Original Article

Journal of Community Genetics

, Volume 3, Issue 2, pp 105-112

Is there a doctor in the house?

The presence of physicians in the direct-to-consumer genetic testing context
  • Heidi Carmen HowardAffiliated withCentre for Biomedical Ethics and Law, Katholieke Universiteit LeuvenInstitute of Bio- and Medical Ethics Basel, University of Basel Email author 
  • , Pascal BorryAffiliated withCentre for Biomedical Ethics and Law, Katholieke Universiteit LeuvenDepartment of Medical Humanities, EMGO Institute for Health and Care Research, VU University Medical CenterDepartment of Clinical Genetics, EMGO Institute for Health and Care Research, VU University Medical Center

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Abstract

Over the last couple of years, many commercial companies, the majority of which are based in the USA, have been advertising and offering direct-to-consumer (DTC) genetic testing services outside of the established health care system, and often without any involvement from a health care professional. In the last year, however, a number of DTC genetic testing companies have changed their provision model such that consumers must now contact a health care professional before being able to order the genetic testing service. In discussing the advent of this new model of service provision, this article also reviews the ethical and social issues surrounding DTC genetic testing and addresses the potential motivations for change, some barriers to achieving truly appropriate medical supervision and the present reality of DTC genetic testing for some psychiatric and neurological disorders. Since the advent of these commercial activities, critics have pointed a finger at the lack of medical supervision surrounding these services. The discussion herein, however, reveals how difficult it may be, despite the addition of a physician, to actually achieve adequate medical supervision within the present context of DTC genetic testing.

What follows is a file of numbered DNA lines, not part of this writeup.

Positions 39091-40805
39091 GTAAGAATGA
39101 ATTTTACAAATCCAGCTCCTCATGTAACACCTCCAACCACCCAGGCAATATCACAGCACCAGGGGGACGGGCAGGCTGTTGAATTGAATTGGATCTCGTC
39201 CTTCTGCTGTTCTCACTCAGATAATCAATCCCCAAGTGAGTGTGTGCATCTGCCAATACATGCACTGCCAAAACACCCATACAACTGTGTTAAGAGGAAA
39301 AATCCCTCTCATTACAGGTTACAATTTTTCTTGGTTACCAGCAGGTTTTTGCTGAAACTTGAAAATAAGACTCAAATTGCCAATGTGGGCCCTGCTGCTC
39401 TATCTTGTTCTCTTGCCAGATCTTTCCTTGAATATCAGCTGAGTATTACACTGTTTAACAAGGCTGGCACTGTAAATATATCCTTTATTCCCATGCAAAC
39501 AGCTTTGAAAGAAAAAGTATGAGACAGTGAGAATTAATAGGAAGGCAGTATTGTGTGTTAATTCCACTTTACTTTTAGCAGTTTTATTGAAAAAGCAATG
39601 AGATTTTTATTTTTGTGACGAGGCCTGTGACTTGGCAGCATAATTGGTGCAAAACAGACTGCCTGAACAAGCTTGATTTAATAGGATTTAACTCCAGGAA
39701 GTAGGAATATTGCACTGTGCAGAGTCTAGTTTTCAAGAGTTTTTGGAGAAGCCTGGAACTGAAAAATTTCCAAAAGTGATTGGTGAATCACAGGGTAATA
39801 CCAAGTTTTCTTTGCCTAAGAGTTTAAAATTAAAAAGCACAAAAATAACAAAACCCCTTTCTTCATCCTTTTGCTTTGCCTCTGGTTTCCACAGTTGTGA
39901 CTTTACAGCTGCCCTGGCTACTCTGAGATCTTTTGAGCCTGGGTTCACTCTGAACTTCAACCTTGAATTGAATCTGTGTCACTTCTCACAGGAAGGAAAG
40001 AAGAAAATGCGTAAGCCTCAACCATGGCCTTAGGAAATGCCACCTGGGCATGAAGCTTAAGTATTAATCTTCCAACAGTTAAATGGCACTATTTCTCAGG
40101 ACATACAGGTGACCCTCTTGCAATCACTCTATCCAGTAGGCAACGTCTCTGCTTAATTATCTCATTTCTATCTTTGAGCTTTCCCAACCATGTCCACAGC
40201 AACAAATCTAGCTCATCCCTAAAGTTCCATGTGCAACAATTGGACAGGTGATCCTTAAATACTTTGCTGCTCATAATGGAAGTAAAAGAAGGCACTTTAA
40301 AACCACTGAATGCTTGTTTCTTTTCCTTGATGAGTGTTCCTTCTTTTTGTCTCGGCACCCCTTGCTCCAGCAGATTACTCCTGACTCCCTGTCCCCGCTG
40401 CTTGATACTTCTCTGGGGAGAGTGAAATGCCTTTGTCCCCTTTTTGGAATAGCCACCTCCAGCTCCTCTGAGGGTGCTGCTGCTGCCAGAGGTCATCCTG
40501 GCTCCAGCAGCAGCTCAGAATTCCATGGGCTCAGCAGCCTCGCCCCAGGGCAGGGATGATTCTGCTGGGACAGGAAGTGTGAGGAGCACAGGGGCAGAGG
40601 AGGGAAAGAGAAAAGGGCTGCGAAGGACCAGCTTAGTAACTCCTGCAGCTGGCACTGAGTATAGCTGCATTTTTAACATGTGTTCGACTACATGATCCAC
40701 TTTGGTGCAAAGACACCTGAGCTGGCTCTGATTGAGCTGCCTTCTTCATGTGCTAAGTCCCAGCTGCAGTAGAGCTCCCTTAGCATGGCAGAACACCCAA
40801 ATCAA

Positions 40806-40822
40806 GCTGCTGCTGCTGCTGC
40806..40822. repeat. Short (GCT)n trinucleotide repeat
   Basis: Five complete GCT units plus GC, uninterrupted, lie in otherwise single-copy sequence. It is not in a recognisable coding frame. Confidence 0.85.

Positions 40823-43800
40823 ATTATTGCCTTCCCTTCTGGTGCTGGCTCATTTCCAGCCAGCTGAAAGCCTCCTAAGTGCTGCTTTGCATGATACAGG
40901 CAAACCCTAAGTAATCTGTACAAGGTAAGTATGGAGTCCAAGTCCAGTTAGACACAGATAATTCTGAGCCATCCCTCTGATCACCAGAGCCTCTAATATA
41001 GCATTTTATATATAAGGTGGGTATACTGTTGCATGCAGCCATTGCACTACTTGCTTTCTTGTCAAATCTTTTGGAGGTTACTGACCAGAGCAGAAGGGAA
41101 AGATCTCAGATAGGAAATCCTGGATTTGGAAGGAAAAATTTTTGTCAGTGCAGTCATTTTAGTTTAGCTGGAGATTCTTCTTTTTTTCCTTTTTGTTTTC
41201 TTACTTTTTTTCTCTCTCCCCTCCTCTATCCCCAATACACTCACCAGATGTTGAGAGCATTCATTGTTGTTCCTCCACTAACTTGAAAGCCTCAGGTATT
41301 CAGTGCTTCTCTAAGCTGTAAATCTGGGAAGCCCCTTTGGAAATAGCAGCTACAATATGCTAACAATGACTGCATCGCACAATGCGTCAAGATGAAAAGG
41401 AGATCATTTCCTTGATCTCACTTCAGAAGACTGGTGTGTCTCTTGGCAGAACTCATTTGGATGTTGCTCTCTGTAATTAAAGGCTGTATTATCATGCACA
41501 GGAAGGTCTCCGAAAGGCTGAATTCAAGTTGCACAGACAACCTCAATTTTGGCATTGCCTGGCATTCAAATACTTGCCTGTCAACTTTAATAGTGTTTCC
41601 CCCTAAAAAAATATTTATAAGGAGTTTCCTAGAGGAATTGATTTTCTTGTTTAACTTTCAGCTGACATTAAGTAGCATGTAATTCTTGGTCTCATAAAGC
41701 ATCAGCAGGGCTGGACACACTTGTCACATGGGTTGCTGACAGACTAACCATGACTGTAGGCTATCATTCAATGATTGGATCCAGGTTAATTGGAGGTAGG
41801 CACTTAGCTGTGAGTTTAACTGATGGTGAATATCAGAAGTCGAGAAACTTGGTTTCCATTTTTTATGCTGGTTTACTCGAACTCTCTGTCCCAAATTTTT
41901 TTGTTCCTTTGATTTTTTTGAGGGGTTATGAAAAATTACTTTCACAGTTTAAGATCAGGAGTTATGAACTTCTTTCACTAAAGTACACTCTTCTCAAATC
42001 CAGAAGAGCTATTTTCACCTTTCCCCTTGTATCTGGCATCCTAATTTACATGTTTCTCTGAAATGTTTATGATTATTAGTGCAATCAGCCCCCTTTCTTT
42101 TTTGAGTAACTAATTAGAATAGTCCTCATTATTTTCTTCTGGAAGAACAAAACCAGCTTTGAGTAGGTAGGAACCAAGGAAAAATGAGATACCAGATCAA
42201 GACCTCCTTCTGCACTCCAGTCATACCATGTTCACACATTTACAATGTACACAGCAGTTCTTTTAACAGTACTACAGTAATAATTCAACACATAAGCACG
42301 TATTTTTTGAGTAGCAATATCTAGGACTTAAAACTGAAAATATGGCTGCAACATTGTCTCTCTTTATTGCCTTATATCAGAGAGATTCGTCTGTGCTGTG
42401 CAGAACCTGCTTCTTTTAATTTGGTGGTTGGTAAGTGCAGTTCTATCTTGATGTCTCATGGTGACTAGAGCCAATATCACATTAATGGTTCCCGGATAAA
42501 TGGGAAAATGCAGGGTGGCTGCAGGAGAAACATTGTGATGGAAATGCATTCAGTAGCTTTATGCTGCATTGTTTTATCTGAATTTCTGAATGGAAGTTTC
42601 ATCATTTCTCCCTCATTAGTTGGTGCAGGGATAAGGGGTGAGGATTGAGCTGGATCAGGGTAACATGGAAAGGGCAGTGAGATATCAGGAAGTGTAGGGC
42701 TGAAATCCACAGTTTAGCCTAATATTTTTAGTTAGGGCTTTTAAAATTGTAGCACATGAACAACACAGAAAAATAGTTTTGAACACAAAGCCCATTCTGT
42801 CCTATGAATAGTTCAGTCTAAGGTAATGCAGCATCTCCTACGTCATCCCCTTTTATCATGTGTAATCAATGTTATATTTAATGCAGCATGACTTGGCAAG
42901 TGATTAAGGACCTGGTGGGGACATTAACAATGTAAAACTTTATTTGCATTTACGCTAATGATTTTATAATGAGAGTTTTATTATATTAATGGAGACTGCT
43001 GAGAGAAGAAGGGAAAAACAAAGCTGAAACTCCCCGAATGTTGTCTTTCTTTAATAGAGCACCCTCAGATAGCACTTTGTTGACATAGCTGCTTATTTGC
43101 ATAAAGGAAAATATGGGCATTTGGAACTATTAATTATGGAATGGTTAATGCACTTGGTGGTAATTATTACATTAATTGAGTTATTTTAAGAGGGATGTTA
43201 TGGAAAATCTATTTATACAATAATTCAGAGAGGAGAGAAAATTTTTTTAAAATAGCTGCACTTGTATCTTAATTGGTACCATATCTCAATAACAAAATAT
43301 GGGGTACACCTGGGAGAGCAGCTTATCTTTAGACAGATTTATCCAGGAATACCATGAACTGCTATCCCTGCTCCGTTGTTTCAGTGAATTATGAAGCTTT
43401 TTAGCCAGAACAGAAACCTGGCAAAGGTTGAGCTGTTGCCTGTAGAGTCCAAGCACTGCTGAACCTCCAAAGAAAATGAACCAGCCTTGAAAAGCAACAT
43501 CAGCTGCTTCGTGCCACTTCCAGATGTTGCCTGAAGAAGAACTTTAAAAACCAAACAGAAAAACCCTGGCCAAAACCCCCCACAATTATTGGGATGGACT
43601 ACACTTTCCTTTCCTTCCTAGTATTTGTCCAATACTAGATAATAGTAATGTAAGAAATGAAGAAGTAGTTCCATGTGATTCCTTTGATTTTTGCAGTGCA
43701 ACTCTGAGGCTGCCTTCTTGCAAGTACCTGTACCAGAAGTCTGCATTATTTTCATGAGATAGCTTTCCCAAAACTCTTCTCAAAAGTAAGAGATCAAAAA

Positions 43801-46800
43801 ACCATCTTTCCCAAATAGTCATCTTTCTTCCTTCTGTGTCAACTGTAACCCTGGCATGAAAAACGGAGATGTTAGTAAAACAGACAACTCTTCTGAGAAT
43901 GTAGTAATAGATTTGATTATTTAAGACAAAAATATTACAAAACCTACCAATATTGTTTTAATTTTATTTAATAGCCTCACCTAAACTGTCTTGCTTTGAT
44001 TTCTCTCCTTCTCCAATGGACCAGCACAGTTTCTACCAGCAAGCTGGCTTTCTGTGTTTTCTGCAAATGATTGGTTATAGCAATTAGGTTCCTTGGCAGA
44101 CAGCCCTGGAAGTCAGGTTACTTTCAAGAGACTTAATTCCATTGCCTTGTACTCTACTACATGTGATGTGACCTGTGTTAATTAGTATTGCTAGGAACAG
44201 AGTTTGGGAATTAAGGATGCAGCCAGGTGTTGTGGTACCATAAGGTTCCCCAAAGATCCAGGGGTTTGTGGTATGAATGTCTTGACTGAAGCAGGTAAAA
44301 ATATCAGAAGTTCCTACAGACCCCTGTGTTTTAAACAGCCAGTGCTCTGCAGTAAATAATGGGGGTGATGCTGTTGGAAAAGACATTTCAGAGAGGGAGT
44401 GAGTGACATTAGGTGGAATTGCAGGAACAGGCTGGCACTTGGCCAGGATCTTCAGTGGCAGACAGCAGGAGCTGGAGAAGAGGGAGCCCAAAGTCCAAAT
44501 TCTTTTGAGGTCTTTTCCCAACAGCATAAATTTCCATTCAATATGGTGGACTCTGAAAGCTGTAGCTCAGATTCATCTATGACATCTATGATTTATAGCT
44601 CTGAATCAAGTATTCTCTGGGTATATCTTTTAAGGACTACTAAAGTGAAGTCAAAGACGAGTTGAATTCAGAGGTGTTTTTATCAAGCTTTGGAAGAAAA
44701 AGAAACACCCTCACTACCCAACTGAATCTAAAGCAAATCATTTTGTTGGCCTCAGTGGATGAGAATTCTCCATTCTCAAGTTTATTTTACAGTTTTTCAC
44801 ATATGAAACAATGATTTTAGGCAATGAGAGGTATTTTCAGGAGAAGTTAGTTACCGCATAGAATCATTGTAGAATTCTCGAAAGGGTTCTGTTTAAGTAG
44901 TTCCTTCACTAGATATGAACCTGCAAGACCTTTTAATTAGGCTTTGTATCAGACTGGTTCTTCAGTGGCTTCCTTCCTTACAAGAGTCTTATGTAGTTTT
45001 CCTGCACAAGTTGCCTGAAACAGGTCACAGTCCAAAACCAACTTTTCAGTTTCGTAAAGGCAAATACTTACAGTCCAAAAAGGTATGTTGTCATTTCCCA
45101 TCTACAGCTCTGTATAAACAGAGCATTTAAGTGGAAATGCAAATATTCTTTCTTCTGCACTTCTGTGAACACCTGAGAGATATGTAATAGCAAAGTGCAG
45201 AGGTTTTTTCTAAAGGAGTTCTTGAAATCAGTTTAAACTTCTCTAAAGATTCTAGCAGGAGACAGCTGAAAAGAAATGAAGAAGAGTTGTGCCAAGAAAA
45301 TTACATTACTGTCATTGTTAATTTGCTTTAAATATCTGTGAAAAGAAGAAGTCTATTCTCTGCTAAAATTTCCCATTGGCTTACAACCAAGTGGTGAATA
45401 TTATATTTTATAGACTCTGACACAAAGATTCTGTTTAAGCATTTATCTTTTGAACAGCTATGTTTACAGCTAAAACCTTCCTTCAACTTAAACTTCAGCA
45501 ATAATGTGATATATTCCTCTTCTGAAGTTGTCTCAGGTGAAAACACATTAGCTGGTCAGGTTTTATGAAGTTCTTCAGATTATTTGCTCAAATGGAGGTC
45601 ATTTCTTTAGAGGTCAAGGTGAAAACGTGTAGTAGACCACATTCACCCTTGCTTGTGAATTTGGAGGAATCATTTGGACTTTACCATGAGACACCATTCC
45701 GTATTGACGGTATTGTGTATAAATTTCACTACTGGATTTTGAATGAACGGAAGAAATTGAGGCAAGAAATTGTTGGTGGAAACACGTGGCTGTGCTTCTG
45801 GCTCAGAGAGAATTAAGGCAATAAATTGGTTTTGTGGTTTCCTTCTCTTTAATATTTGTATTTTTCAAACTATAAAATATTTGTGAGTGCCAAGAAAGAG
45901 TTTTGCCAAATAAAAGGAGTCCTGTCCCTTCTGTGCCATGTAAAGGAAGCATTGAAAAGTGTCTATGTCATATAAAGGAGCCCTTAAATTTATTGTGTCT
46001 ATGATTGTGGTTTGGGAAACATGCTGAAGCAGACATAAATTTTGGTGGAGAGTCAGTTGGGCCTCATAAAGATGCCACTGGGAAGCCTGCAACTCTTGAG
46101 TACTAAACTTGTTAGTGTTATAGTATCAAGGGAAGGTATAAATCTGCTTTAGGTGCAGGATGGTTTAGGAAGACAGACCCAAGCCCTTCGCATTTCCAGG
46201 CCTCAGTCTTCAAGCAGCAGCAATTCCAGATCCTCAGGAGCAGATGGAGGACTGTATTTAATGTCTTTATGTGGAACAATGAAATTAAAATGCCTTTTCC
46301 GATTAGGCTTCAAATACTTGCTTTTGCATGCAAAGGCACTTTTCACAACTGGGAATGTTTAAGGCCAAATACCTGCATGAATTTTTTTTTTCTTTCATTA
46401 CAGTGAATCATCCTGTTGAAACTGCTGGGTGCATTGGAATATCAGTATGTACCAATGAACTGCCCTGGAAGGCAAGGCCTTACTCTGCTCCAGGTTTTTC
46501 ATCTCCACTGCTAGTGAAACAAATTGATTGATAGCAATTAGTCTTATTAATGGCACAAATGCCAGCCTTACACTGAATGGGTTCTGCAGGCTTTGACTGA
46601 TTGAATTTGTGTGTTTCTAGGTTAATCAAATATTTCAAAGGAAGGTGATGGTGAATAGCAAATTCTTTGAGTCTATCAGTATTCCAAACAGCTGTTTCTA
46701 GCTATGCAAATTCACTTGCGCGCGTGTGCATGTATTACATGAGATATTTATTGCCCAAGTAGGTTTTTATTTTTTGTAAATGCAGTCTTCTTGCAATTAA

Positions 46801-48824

Keywords

Direct-to-consumer Genetic testing Ethical